Lecture23-25 - 55 Lecture 23 Hypothesis Tests We will now...

Info iconThis preview shows pages 1–2. Sign up to view the full content.

View Full Document Right Arrow Icon
55 Lecture 23 – Hypothesis Tests We will now begin to discuss hypothesis tests. As we will see, hypothesis tests and confidence intervals are closely inter-related. Recall from introductory macroeconomics that economic theory states that the demand for money is inversely related to the rate of interest. Let M = money demand and R = the rate of interest. Then the regression model we would seek to estimate is given by: MBB R tt =+ + 01 ε t , and the estimated regression equation would be given by: $$$ R . According to the theory, the sign of the slope coefficient should be negative. Now this is what we mean by a hypothesis. A hypothesis is simply some theoretical assertion concerning the value of the parameters. Suppose when we did the above regression, the estimated value of the slope turned out to be equal to 400. This is much above 0, i.e., it is a large positive number. We would take this as evidence that the hypothesis is probably not true. Note, I have said probably not true. We cannot ever be certain, because we know that our estimate is just that, an estimate. It is quite possible that the true parameter value indeed is negative and we just happened to select an odd sample giving us the value of 400. But note that if the true parameter value really is negative, then the probability of getting an estimate equal to 400, while not = 0, is nevertheless very small. And this is the basic intuition behind the idea of a hypothesis test. We hypothesize that our parameter has a value (or range of values) based on theory. We then look at the value of the estimate that we obtain from our random sample. If the estimated value is very far from the hypothesized value, we take this as an indication that the hypothesis is not true. We can never be certain that it is not true because of the possibility of having selected an odd sample, but we can be quite confident, i.e., we can know with a high probability, that the hypothesis is rejected by the empirical evidence. What we will do now is to formalize this intuitive idea. The hypothesis which is being tested (and which is determined by economic theory) is called the null hypothesis and is denoted by . H o The usual practice is to state the null hypothesis in a form we would like to reject . So for instance, in the money example above, theory says that the coefficient on the interest rate variable should have a negative sign, i.e., the coefficient is less than 0. Our null hypothesis would then be stated as: the coefficient is positive, i.e., is > 0. If we reject this hypothesis then we in fact are stating that the empirical evidence confirms the theory, and since we would like our theory to be confirmed by the evidence, we hope to reject the null hypothesis . We will see later on why we set up the null hypothesis as something we would like to reject. Rejecting the null hypothesis means that we are accepting what is called the alternative hypothesis . In the above example with money demand, the alternative hypothesis is that the coefficient on the interest rate variable has a negative sign.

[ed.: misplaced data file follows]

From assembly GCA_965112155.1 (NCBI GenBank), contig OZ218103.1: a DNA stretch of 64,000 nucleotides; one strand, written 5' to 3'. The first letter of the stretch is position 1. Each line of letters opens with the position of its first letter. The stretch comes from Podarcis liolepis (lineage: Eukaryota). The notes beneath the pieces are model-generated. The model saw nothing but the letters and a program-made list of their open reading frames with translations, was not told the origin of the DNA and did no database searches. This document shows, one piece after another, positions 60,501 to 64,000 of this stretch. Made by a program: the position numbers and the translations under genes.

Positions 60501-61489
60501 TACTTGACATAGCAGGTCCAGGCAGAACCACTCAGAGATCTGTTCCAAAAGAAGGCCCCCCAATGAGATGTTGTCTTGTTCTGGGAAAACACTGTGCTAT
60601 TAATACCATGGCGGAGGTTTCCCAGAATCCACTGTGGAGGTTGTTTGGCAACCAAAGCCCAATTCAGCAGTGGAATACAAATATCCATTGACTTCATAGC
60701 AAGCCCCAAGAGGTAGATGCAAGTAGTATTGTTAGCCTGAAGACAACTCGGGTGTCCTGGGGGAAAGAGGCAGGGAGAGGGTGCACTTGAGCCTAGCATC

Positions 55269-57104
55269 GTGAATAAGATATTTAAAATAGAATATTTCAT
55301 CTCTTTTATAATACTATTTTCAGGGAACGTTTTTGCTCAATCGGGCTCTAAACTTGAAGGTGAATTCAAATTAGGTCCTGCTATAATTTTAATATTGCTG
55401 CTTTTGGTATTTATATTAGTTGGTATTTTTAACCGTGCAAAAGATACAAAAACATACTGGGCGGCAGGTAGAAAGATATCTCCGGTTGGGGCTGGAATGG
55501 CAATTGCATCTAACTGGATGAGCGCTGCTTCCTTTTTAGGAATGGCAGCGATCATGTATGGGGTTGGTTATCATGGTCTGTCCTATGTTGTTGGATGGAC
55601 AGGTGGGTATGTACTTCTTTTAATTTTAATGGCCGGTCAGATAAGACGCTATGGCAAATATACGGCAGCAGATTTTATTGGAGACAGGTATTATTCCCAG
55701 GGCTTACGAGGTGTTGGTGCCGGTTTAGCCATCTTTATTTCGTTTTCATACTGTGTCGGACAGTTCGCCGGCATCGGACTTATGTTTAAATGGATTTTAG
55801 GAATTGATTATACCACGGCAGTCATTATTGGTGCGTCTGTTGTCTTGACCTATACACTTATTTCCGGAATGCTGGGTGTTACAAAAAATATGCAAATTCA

Background image of page 1

Info iconThis preview has intentionally blurred sections. Sign up to view the full version.

View Full DocumentRight Arrow Icon
Image of page 2
This is the end of the preview. Sign up to access the rest of the document.

This note was uploaded on 03/03/2011 for the course ECO 230 taught by Professor Yongjinpark during the Spring '11 term at Conn College.

Page1 / 18

Lecture23-25 - 55 Lecture 23 Hypothesis Tests We will now...

This preview shows document pages 1 - 2. Sign up to view the full document.

View Full Document Right Arrow Icon
Ask a homework question - tutors are online